Baja California, Mexico

This was my first visit to Mexico. I had to cross the border by land from San Diego. One of my US colleagues named Ron, who had previously visited Mexico before joined me and so, that made it easy.  But even otherwise, entering Mexico is not very difficult but that also may make you drive across the border without proper papers. If you are a visitor, then you have to drive to a building on the right, at the border. I do not recollect seeing any clear directions towards the building. At a deserted office, you need to fill a form with some basic details and hand it over to the officer. With a valid US visa, you could enter Mexico. If you are visiting for 7 days or less, then its free; If higher, then there is a fee, i think it is around $20. 

So, once our permit got approved, we drove past the border. Our taxi driver was a very jovial man and spoke less english. I tried to converse a bit with him in Spanish. It felt good to apply all my learnings. He particularly wanted to know if there were cinépolis in Bangalore and when I said yes, he was very happy and said that he now believed the newspapers and was proud of the fact that the Mexican company is going global. 

When you cross the border from the US to Mexico, you almost immediately feel the difference. The border city of Tijuana is densely populated with small houses and buildings almost touching one another. That did remind me of a crowded city in India. The rules of driving were not strictly followed as much as it is done in the US but it is not as bad as in India either. There were people walking on the streets and that made me feel good. 

I mostly spent the week at Ensenada and did drive to a small town called Tecate for a day. At Ensenada, the hotel our company usually books is one of the best in the city - Hotel Coral & Marina. It has a beautiful view of the All Saints bay. Whenever I got a chance, I would walk by the bay, though we had no access to the sea.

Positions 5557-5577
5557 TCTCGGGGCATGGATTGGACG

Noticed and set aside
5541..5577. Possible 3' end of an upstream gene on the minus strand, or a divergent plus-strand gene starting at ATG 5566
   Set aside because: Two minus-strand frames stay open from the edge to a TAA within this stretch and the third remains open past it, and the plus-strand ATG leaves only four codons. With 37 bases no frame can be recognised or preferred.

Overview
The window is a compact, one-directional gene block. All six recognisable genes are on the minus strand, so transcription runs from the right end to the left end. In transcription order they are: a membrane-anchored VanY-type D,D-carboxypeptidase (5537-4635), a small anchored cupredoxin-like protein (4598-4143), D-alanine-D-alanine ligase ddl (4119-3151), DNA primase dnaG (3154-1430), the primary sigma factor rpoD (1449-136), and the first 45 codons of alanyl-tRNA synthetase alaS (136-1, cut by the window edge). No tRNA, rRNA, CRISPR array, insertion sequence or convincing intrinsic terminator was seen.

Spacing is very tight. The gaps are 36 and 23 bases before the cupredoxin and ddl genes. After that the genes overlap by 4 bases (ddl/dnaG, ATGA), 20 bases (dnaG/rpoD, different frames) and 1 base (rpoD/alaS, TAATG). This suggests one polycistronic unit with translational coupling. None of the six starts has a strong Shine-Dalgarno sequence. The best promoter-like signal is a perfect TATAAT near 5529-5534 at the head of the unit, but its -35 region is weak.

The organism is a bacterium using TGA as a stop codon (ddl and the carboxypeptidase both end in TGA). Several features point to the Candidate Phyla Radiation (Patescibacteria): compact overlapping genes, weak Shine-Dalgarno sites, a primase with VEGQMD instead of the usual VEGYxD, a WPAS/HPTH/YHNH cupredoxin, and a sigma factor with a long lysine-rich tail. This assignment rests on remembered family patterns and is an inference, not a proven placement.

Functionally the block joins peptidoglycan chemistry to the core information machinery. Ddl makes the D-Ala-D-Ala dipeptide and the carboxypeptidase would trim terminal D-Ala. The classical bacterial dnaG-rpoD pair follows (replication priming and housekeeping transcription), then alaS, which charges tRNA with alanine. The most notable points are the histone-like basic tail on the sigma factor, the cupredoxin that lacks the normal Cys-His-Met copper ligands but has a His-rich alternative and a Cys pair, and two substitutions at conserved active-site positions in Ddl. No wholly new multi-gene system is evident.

The week that I spent in Mexico was amazing, simply because the people are so friendly and nice. Remotely, it did feel like home. The people I met at our factory, the taxi drivers I interacted with, the hotel staff, everyone were so humble and friendly. 

One of the evenings, Ron threw a grand dinner party for about 25 colleagues at a Sushi bar. It was a great evening and I got to know some of my Mexican colleagues. After the dinner, Pedro and Javier took me to one of the oldest bars (Or Canteena) in Ensenada called Houssong's. The atmosphere there was interesting and very different from the bars I had seen elsewhere. There were only two or three tables in the entire bar. Everyone else were just holding a beer and standing. A group of musicians were playing Norteño music. Everybody else surrounded them and kept chatting in their little groups and occasionally swayed to the music. There was hardly any place to stand. No body seemed to eat much there except for groundnuts and beer. We met some other colleagues from office and I met a hotel staff. We tried the electric shock offered for a fee, which I thought was crazy but fun. 

What I liked the most was that the youngsters seemed to appreciate the traditional Mexican music. I enjoyed speaking to my wonderful hosts - Pedro and Javier from office. 

Rest of the week, I tried to book taxi through the reception and tried to converse in Spanish with the taxi drivers. I also tried speaking Spanish to the servers at the restaurants I visited and it worked perfectly okay to make short conversations - basically to survive. However, I do need to improve to make descent conversations with people. 

All in all the week in Mexico was awesome!